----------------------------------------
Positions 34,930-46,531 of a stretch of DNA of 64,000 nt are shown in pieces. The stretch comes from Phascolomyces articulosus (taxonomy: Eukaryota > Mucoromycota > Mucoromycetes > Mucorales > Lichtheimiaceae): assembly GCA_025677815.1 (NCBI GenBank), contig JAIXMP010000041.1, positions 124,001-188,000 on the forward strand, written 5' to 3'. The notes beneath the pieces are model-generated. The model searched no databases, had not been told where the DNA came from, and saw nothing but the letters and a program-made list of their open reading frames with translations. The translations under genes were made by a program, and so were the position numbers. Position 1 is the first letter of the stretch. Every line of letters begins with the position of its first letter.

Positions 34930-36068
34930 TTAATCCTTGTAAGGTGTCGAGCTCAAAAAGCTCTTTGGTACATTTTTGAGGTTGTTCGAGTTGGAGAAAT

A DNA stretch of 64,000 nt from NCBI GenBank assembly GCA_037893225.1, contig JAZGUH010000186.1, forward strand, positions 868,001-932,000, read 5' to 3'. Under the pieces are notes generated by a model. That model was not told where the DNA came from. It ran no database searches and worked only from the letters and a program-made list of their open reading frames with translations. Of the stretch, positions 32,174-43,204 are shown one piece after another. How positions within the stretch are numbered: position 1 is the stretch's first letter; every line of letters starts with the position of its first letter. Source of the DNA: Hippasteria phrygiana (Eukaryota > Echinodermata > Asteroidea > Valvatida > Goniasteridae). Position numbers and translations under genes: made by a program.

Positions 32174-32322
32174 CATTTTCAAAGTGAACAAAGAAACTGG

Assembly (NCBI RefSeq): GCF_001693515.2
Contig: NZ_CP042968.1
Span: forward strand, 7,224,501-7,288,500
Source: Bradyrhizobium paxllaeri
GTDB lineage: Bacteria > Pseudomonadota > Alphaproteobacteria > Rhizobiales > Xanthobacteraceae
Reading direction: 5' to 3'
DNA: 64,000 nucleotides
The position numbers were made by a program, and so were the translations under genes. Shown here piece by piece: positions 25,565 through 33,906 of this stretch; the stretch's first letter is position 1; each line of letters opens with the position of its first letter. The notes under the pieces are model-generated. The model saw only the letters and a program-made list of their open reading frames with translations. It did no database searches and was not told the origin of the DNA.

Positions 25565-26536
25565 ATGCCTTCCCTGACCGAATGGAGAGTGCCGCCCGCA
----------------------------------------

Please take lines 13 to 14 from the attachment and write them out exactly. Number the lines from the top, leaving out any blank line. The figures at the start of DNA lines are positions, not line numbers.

DNA: 64,000 nucleotides
The position numbers were made by a program, and so were the translations under genes. Shown here piece by piece: positions 25,565 through 33,906 of this stretch; the stretch's first letter is position 1; each line of letters opens with the position of its first letter. The notes under the pieces are model-generated. The model saw only the letters and a program-made list of their open reading frames with translations. It did no database searches and was not told the origin of the DNA.